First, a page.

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Insulin and insulin-like growth factor 1 stimulate the phosphorylation on tyrosine of a 160 kDa cytosolic protein in 3T3-L1 adipocytes.


ABSTRACT: Insulin and IGF-1 (insulin-like growth factor 1) rapidly stimulate the phosphorylation on tyrosine of a 160 kDa cytosolic protein (pp160) in intact 3T3-L1 adipocytes. Half-maximal phosphorylation of pp160 is attained with either 4 nM-insulin or 20 nM-IGF-1. A semi-quantitative immunoblotting procedure using anti-phosphotyrosine antibody revealed that the insulin-stimulated 3T3-L1 adipocyte possesses approx. 3 x 10(5) and 0.6 x 10(5) phosphotyrosyl sites, respectively, in pp160 and insulin receptor beta-subunit. Removal of insulin from stimulated cells results in the rapid (within 15 min) loss of phosphate groups from tyrosyl residues in both pp160 and receptor beta-subunit. Whereas pp160 remains maximally phosphorylated on tyrosine for up to 60 min in the presence of 100 nM-insulin, IGF-1 at the same concentration induces only a transient response that is maximally 50% of that observed with insulin. pp160 is not phosphorylated on tyrosine in response to platelet-derived growth factor or epidermal growth factor. Although pp160 appears to be a soluble cytoplasmic protein, in the presence of 1 mM-ZnCl2 it becomes membrane-associated. In view of its apparent cytoplasmic localization and its inability to bind to either wheat-germ agglutinin or concanavalin A, pp160 does not appear to be a typical glycoprotein growth-factor receptor. Our results suggest that pp160 may be a physiologically important cellular substrate of the insulin-receptor tyrosine kinase in the intact 3T3-L1 adipocyte.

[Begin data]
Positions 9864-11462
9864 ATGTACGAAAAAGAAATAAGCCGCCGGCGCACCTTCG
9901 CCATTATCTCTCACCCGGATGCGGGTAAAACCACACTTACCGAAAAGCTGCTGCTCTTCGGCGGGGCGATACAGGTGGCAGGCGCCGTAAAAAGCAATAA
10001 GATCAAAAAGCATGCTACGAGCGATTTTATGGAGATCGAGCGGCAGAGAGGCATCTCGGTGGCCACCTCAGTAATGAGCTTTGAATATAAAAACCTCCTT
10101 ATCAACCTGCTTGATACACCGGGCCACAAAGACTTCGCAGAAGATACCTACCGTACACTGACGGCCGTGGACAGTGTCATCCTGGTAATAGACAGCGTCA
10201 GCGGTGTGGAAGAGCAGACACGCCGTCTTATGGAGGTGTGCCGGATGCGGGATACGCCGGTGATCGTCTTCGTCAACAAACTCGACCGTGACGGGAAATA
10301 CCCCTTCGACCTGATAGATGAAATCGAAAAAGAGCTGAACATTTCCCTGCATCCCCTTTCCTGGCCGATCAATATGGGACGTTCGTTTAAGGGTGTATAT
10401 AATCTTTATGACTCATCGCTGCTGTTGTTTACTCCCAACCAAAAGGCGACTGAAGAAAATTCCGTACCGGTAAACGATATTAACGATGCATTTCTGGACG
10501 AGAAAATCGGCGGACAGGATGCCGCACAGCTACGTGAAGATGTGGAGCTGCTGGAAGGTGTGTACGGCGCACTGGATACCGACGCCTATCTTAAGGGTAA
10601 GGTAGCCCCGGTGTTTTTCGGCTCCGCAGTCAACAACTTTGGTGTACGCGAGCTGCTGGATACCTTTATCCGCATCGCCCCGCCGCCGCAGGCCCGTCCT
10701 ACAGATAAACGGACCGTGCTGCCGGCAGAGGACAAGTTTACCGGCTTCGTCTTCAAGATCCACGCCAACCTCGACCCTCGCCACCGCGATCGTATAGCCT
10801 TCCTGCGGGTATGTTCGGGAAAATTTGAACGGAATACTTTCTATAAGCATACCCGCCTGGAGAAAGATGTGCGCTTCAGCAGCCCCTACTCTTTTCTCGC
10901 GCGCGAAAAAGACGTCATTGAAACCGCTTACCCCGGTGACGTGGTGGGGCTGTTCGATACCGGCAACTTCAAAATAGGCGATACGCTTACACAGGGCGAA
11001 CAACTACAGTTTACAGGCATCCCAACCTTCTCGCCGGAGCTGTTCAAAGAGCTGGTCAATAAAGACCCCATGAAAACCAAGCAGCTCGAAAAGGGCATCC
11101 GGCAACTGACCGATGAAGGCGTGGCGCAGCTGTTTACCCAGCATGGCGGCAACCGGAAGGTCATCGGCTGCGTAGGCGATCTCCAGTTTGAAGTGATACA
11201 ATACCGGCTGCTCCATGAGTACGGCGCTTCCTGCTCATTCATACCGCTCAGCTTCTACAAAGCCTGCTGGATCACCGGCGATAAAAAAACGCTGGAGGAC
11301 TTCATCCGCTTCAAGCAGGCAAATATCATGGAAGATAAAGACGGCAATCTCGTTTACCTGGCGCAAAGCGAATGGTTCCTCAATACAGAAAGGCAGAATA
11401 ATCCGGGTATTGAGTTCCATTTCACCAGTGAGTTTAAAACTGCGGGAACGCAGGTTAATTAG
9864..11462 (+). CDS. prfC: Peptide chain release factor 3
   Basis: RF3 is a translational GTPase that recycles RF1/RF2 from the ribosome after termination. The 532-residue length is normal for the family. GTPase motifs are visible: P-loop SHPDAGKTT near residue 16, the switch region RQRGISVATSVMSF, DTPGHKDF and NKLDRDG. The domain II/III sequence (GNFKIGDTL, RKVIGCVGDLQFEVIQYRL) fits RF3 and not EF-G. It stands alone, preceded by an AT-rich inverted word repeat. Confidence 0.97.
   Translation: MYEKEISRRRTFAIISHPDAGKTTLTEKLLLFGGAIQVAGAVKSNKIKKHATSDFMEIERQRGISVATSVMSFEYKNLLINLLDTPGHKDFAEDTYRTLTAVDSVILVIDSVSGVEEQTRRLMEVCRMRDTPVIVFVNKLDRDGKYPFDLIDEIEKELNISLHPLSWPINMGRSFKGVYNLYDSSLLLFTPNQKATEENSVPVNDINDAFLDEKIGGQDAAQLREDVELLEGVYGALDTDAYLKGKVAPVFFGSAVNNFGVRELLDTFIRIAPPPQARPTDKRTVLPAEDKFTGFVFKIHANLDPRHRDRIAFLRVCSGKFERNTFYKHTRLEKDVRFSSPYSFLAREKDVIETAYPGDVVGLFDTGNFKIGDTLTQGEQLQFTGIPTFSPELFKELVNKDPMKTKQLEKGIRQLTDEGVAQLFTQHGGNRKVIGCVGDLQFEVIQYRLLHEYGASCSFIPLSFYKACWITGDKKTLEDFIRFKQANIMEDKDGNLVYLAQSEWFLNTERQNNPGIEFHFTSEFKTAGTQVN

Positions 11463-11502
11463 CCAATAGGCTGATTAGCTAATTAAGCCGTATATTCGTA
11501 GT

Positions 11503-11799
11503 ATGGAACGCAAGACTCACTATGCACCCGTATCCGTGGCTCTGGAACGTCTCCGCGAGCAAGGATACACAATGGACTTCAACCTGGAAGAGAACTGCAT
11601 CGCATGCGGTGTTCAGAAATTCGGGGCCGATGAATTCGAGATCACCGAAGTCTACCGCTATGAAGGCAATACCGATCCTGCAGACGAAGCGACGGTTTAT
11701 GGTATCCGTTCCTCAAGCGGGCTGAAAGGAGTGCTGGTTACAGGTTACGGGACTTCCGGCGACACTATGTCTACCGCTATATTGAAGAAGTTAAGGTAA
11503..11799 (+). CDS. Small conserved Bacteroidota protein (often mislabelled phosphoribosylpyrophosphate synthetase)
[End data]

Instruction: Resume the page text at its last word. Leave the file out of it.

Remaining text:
PROVIDER: S-EPMC1149099 | BioStudies | 1988-01-01

REPOSITORIES: biostudies

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